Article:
By P Chong 16 April 2010
It’s possible to travel on a shoe-string in Japan because you can save heaps by staying in those “capsule hotels” – where there won’t be any room service but self-capsule service. The capsule, neat & clean, usually in dimension of 3x3x6ft is all that is needed for you staying overnight in the middle of Tokyo.
Apart from the air-ticket fare, the bulk of the travelling expenses goes towards accommodation.
Such accommodation is modestly clean & safe. For 3200 Yen (about $30) you get a bed in a capsule cell, a capsule box incorporating TV/Radio & controls for volume, light switches. The facilities as provided by the hotel include inexpensive restaurant, massage rooms & baths. Washing/bathing & toiletries being all external & separate may be somewhat inconvenient.
At the entrance, you will told that you are expected to stay in until check-out time. They give you a suit of inner wear & a locker key. Most of these hotels accommodate male only, with the exception of some which have women-only floor. $29 is so cheap compared to what is usually charged $120 – $200 for a 3-star hotel in Japan.
Asakusa Capsule Hotel in Tokyo charges $30 for a capsule with a small TV incorporated with the alarm clock, Radio in a capsule box.
In Beijing, China the idea of the capsule-type of accommodation, known appropriately as “Capsule Apartments” has been introduced at the 2010 Spring Real Estate Fair recently. The new living spaces have attracted many people’s attention. Some say that they meet the demands of graduates who are not rich enough to rent a bigger suite. Hopefully, they would alleviate the problem of accommodating those millions of migrant workers who can ill-afford more expensive housing.
Each unit is less than 2 square meters and can only fit a single bed.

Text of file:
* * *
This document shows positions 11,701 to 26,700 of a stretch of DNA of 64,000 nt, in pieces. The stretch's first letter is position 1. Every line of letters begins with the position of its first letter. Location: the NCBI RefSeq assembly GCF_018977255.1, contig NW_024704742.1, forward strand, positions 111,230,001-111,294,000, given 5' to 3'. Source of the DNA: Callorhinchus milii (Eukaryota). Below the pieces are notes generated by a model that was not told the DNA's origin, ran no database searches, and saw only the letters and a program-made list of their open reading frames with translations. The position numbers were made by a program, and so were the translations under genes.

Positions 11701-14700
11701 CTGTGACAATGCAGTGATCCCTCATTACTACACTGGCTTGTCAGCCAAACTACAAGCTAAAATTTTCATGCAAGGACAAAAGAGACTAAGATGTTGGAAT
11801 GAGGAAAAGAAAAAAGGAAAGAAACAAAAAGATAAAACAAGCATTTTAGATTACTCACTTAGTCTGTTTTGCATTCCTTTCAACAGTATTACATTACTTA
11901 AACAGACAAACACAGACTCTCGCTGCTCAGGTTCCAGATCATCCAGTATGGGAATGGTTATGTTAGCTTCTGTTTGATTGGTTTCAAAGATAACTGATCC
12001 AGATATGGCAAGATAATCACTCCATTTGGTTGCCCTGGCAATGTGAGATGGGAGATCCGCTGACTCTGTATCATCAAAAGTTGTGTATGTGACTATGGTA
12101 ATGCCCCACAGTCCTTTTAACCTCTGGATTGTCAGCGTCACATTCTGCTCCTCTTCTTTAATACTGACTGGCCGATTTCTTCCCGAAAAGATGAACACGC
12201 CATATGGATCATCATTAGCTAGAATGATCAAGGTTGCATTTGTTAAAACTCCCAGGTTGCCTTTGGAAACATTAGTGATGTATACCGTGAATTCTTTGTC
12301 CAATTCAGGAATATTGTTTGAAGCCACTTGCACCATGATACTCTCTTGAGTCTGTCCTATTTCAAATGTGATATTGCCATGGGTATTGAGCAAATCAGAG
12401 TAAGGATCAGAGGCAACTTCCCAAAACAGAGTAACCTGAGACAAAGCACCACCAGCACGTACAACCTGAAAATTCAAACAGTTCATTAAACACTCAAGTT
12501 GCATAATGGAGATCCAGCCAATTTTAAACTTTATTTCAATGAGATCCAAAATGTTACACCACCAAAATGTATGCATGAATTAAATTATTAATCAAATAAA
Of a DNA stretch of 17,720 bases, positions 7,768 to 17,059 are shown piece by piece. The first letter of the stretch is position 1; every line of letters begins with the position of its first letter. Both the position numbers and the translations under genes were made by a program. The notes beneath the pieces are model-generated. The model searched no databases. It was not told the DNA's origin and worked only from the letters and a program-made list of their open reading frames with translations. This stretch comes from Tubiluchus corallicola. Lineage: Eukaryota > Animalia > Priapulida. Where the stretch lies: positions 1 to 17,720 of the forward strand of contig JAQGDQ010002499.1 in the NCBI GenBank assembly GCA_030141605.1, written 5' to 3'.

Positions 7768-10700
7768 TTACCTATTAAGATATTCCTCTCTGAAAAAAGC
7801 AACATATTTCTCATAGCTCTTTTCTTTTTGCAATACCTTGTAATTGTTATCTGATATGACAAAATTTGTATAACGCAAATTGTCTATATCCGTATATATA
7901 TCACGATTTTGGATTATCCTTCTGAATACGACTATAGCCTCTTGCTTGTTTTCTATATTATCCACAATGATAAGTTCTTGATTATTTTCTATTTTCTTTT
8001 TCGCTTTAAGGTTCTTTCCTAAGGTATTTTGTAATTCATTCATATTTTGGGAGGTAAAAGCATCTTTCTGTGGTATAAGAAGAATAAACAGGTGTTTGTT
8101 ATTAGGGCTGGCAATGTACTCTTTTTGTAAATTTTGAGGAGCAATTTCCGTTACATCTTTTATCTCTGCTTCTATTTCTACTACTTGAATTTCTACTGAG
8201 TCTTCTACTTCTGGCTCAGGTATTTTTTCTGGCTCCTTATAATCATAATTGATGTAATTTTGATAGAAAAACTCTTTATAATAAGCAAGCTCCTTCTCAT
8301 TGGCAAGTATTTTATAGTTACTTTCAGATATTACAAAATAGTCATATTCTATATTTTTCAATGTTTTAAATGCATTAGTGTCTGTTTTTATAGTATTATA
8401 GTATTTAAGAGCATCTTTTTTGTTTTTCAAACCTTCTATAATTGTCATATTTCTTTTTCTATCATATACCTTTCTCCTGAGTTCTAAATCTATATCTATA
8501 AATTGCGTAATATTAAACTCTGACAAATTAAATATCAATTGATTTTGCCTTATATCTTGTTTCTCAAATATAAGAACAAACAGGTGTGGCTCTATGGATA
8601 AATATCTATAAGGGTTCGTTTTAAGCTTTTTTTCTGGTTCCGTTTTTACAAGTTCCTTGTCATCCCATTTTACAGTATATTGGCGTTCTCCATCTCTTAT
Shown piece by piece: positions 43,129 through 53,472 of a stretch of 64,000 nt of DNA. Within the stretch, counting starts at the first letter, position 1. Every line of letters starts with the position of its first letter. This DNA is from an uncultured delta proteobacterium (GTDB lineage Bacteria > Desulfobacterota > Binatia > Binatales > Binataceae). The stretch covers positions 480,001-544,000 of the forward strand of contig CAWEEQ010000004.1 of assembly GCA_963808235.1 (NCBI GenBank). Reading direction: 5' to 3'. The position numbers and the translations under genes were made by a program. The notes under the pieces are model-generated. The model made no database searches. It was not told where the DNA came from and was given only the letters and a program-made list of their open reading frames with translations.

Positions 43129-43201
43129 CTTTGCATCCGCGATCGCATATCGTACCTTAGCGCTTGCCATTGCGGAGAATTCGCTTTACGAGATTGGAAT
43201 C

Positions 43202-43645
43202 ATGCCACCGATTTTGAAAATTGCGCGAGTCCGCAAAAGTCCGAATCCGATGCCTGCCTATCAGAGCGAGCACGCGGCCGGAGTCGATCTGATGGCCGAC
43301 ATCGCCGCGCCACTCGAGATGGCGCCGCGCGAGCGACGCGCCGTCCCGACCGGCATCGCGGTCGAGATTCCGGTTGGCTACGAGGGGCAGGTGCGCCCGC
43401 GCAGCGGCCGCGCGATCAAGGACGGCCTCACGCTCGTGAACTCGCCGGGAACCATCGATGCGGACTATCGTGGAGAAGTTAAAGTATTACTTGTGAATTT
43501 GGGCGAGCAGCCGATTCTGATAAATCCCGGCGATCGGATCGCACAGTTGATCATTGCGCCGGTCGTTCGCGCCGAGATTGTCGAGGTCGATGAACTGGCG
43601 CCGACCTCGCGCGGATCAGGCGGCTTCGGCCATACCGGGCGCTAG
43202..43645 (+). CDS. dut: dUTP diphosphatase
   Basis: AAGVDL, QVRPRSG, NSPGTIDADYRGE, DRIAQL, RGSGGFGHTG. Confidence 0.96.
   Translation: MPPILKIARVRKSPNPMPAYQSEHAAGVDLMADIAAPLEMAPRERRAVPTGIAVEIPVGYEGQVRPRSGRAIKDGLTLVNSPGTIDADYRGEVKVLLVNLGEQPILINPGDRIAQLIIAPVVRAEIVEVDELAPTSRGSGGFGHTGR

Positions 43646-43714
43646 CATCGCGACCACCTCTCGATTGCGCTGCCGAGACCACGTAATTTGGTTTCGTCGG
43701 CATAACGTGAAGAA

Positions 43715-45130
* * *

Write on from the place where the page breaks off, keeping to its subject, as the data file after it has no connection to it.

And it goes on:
“Those who earn one thousand to one and a half thousand a month can’t afford the rent for a single room, which may be 600. So I took out the money I saved over more than two years to build the capsule apartments. I hope it will be accepted by the public, and that the government will consider this issue and take it as a method to solve the housing problem of the floating population in the city.” said Huang. The 72-year-old retired engineer built 8 units of capsule apartments in Beijing. The monthly rent for each unit is between 200-250 yuan.
Huang had an open display of his capsule units and attracted its first tenant, 25-year-old Zhang Qi. The young lady has worked in Beijing for five years with a monthly salary of over three thousand yuan. She wants to save more money to help her family. Zhang says that the only inconvenience is the toilet and shower, because the bathroom is not on the same floor. But she felt she can overcome this if others can.
In places like Hong Kong & Singapore, where space is a premium, such neat capsules could be considered adequate at least temporary. To think of it, in the early days of Hong Kong, migrant workers used to share the same bed with sleeping arrangement alternating according to their work schedule.
Even the early days of Singapore HDB flats used to be nothing but cubicles, like pigeon holes! The same goes for Hong Kong where two in the kitchen is a crowd!
In Perth, we are indeed a fortunate lot with the luxury of space. But as with the enlargement & spread of urban sprawl & land becoming more scarce, the traditional quarter-size building lots are increasingly being squeezed to less than 400 sqm. However, single dwelling is much preferred to apartment type of dwelling.